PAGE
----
Gwil W said...

Very sad. But at least not as bad as Rimini. Not yet.

donna baker said...

That is sad Pat. Stateside, at least where I've been, you can't get close to the beach as it is so expensive. That is truly a shame as I love the beach, the sounds, the sea - everything about it.

jinxxxygirl said...

Most of my 'beach time' has been spent on the Florida beaches... Destin... Ft. Walton... sugar white sand... For a long time they didn't used to let the hotels build on the same side of the road as the ocean.. so as not to obstruct the view and the beaches were all public beaches... But quite some time ago now that changed and you are hard put to find a public beach to enjoy.. As much as i loved the sugar sand and turquoise clear water of the Gulf of Mexico in my mid 40's i found a new beach to love.. the west coast beaches of northern California.... Pat they are ALIVE... starfish.. sea anemones... crabs ... sea lions.. otters.. I was introduced to whole new kind of beach and i fell in love.. I found lots of empty shoreline to walk and enjoy... how i miss it.. But even there everything is run down... I did not find one 'nice hotel to stay in and even the run down ones are terribly expensive... Luckily we lived close enough to make day trips... Hugs! deb

Rachel Phillips said...

I was in Sheringham recently which is a very typical small seaside town on the North Norfolk coast, next to Cromer, and does well in the season. The large hotels closed down long ago and some are abandoned waiting for developers to agree with the local planners what to do with them. I went into a nice gift shop with good quality local wares and chatted to the owner. She said whilst the town was busy that day and all through the school holidays it only lasts six to eight weeks. And then she was very glum and shrugged, and said that's it, your year is just about over. Survival for local businesses is difficult even in relatively popular resorts because it is very much what it is and "during the summer" is not enough to survive on for the whole year.

Anonymous said...

From our first daughter being born in 1980 and the other on the way we did 8 years in Scarborough. Money was tight and we hired a very basic flat midway between the North bay and South bay. Our children got so excited about going anticipating the Tree walk, the maze and the pinics on the beach. We preferred the North bay especially catching the little train in Peasholme park round to Scalby Mills and the the litle cafe and play area. Now they have Sea Life on there and the North bay is almost unrecognisable - the Lido and corner cafes and shops are gone. I am not sure I like the new flats that replaced the cafes and bucket and spade shops I like the old seaside quality it had. I do think that the park is in need of some attention last time we visited the flower beds that used to be planted with pretty annuals like most seaside towns are almost non existent. Our granddaughter gets just as excited doing the same kind of things at Saltburn - so maybe it is the parents who prefer the holidays abroad. My daughter once worked in Ramsey on the Isle of Mann at the huge and once very popular Grand Island Hotel situated almost on the beach - sadly that is no more now and has been demolished. It will be such a shame to lose all our seaside towns just because they are not fashionable at the moment.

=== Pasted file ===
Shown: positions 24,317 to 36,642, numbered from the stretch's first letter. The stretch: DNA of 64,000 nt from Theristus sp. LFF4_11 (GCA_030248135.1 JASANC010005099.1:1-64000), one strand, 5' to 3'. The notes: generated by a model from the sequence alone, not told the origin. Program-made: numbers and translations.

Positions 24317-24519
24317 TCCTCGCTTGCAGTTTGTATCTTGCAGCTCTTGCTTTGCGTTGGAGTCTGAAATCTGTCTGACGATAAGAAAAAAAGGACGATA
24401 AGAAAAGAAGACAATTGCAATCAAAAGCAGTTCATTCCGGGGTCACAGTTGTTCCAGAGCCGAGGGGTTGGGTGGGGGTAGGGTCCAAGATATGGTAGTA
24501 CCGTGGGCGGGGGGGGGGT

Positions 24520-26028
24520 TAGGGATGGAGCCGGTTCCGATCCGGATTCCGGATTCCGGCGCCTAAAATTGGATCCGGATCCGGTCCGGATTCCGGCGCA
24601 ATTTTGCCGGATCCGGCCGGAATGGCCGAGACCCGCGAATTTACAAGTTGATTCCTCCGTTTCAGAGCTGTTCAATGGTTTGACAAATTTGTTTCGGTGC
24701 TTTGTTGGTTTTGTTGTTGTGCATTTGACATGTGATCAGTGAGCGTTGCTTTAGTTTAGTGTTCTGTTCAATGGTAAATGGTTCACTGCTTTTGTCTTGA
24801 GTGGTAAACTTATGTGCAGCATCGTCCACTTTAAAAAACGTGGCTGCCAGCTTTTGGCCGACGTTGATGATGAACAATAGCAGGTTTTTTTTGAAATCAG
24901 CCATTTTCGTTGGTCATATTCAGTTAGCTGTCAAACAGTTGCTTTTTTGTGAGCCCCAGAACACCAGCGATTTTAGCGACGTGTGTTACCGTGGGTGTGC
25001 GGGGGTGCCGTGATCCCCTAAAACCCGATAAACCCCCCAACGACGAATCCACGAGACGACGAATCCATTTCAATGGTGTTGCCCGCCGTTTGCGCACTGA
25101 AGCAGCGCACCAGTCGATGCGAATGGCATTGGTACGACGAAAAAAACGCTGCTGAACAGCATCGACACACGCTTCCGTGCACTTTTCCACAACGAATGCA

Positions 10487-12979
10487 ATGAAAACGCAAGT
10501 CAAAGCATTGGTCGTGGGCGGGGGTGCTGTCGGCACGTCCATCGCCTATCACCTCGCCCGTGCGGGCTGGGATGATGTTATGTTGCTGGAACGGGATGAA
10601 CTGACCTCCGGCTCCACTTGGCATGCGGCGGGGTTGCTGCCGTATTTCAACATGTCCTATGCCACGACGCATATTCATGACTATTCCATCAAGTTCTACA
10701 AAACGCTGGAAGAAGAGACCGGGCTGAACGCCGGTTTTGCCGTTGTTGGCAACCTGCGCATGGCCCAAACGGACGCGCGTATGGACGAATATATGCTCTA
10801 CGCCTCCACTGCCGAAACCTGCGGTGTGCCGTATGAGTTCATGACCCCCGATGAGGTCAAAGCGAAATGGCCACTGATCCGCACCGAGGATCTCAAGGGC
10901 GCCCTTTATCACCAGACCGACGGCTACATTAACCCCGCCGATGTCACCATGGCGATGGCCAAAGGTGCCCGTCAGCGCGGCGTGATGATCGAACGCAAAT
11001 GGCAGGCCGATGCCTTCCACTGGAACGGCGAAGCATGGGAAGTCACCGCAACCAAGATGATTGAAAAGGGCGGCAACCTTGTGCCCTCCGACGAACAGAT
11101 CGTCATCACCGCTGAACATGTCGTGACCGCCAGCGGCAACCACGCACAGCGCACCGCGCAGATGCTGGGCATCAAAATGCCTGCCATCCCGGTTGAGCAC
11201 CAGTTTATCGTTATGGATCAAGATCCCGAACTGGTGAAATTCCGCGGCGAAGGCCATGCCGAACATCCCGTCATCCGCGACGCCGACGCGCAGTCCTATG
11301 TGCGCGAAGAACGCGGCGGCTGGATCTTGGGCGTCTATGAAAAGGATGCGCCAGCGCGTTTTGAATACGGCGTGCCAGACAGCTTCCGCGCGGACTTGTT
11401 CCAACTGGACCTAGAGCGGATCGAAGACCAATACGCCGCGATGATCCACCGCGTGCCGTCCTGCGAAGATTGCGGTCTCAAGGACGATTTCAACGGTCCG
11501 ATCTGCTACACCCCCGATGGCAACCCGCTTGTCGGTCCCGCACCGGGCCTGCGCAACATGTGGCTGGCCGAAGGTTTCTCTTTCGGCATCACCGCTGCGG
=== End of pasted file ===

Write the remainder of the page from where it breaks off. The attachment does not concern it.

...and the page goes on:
Heather said...

Maybe people expect too much these days. Hotels abroad are relatively cheap and even B and Bs over here provide far superior facilities than the old boarding houses did. Competition must be very high in all types of accommodation and youngsters want more sophisticated entertainment than we did in our teens.

Tom Stephenson said...

I'll fix it. I am going on a British trip myself soon to spread my money around like the man who broke the bank of Monte Carlo.

Chris said...

I remember going to the Isle of Man with friends as a teenager. Don't remember much about it but it was a great adventure at the time!

Cro Magnon said...

We have a home in Brighton. Although the masses arrive from London every time the sun shines, Brighton is not really a 'seaside resort' as such; it's a thriving residential town. A great place to live at all times of the year, and no boarded-up shops.

Alphie Soup said...

I've come a bit late to commenting on the new photograph. I like it, an open view of the countryside in contrast to the church photo which I also liked.
As they say, a change is as good as a holiday.

Alphie

The Weaver of Grass said...

These make interesting reading don't they? Some agree that things have deteriorated and others feel there is still a lot to admire about British beaches. Obviously depends upon what you want to expect. Thanks for putting your two pennorth into the mix.

Gerry Snape said...

Well they obviously didn't make it to Morecambe this last weekend fir the annual Vintage Festival...based in the Midland and backed by Wayne Hemmingway...it was just fabulous!!

justjill said...

The North East of Scotland where I live has working ports. But also beautiful beaches. No Bingo, etc. We have b&bs, glamping, self catering, all in the 5 star bracket. The centre of my town has its share of charity shops. But also has independent dress shops, butchers, proper pharmacists where you can get treatment and advice. I dont really want you all to come and live up here but come and have a look! And I am from Yorkshire.
Weave what happened to the frustration x

Unknown said...

I am going on a British trip myself soon to spread my money around like the man who broke the bank of Monte Carlo.